It conjures up two images for me: firstly, that of a customer in the cross-hairs, with death the certain outcome; and secondly, of the Child Catcher in Chitty Chitty Bang Bang, preying on kids by enticing them into the cage with candy (click on that link if you want to see how most customer engagement programmes are set up!).

It’s not the marketing I believe in, nor the marketing I think works anymore.

Customer targeting gets real

Customers are savvy, and they are to be impressed. Not messed around.

And the ultimate indicator of old-world thinking, which is unfortunately totally ubiquitous and therefore unlikely to be toppled by my one-man coup, is the marketing “campaign”.

Dictionary definition: Campaign: a co-ordinated military activity with the aim of subduing or defeating an enemy.

That definition certainly reminds me of some marketing to which I’ve been subjected. But, lets remember that in an interconnected, rapidly evolving, transparent economy, even competitors are rarely enemies (sometimes ‘frenemies’), and customers are certainly not the ones to battle against.

Recently we were speaking with a company where the CMO has championed the idea of customer-first thinking. Some would say “obvious” and others would say “brave”. The rest of his team, said “impossible”.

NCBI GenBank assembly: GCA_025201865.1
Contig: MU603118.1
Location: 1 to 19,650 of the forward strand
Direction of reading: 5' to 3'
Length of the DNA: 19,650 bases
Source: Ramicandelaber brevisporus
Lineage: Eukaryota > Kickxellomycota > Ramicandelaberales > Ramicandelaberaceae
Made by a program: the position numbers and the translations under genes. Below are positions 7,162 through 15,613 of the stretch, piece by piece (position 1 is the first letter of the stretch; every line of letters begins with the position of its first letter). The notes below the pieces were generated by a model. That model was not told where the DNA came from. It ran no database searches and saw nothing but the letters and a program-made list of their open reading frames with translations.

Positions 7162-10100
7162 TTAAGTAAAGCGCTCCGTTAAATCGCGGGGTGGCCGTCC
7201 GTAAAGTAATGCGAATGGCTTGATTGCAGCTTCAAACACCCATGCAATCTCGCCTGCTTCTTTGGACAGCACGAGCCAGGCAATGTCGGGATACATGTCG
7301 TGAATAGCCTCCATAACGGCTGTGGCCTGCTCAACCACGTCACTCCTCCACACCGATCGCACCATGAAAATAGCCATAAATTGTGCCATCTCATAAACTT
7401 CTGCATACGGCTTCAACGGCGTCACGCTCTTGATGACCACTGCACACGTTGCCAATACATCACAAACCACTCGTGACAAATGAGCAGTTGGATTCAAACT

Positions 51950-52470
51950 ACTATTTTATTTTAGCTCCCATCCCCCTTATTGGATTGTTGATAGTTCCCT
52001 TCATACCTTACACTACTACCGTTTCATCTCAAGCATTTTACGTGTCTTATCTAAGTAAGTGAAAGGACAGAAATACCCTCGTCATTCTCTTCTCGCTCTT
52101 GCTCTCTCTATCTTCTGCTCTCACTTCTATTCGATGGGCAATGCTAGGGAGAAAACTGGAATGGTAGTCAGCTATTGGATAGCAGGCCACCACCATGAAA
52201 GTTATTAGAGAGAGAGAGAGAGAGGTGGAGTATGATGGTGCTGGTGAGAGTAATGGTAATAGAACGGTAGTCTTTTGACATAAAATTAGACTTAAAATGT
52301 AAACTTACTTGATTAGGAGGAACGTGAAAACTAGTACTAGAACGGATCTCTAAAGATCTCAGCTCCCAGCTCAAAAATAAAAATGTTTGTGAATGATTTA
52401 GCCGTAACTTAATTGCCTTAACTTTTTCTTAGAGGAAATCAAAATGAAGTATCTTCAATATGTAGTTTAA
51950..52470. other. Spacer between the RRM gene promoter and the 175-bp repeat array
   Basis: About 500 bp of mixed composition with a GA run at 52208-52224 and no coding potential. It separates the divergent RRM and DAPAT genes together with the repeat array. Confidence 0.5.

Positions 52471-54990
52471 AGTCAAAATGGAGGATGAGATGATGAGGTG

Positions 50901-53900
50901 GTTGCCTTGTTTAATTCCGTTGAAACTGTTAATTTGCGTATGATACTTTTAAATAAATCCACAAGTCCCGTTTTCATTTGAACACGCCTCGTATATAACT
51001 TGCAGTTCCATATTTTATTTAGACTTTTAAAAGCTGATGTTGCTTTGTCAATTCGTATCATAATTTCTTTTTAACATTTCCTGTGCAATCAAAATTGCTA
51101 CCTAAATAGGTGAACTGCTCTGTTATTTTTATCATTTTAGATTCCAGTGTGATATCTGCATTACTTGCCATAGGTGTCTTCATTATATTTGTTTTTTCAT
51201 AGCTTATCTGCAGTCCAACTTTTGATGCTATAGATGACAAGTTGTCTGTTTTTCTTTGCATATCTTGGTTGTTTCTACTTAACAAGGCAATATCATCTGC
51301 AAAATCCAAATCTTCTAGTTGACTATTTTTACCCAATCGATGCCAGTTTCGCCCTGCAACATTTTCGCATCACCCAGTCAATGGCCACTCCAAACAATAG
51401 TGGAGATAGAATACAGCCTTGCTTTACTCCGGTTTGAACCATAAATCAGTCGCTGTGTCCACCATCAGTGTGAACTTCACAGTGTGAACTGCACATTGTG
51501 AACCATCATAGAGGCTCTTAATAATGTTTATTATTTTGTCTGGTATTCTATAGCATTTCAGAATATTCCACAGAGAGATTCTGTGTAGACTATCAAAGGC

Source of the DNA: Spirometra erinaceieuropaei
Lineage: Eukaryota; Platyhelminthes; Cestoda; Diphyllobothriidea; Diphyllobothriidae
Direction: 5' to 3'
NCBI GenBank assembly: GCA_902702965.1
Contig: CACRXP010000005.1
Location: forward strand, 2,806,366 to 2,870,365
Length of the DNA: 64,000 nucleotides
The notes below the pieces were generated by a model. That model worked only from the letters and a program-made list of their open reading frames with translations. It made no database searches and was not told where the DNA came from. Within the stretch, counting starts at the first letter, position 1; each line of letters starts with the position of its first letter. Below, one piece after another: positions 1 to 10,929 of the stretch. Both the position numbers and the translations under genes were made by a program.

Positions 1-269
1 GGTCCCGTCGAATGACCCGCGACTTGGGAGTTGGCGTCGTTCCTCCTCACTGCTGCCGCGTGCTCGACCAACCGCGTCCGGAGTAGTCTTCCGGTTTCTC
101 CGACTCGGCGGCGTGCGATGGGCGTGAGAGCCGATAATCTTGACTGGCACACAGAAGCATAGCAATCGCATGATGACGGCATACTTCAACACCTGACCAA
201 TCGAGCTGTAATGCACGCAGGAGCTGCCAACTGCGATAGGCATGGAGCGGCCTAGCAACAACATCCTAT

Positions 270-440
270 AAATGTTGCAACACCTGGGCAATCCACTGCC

The concept is noble and was bought into intellectually, but in practice was understood to be at total cross-purposes to the immediate tasks of generating clicks from emails and responses to calls-to-action.

These aims require another bombardment of the addressable base to elicit a response, regardless of the burn it is leaving on the rest of the audience.

Lets move on from the metaphors of death in marketing. Terms such as win, attract, engage, nurture, might seem like marketing bollocks to you, but to the new-world marketer, they verbalize a shift in thinking that is profound.

Pull beats push in the long run (see video below).

Having said that, lets call a spade a spade. If you really are coming into the office to attack your audience, why not continue calling it what it is.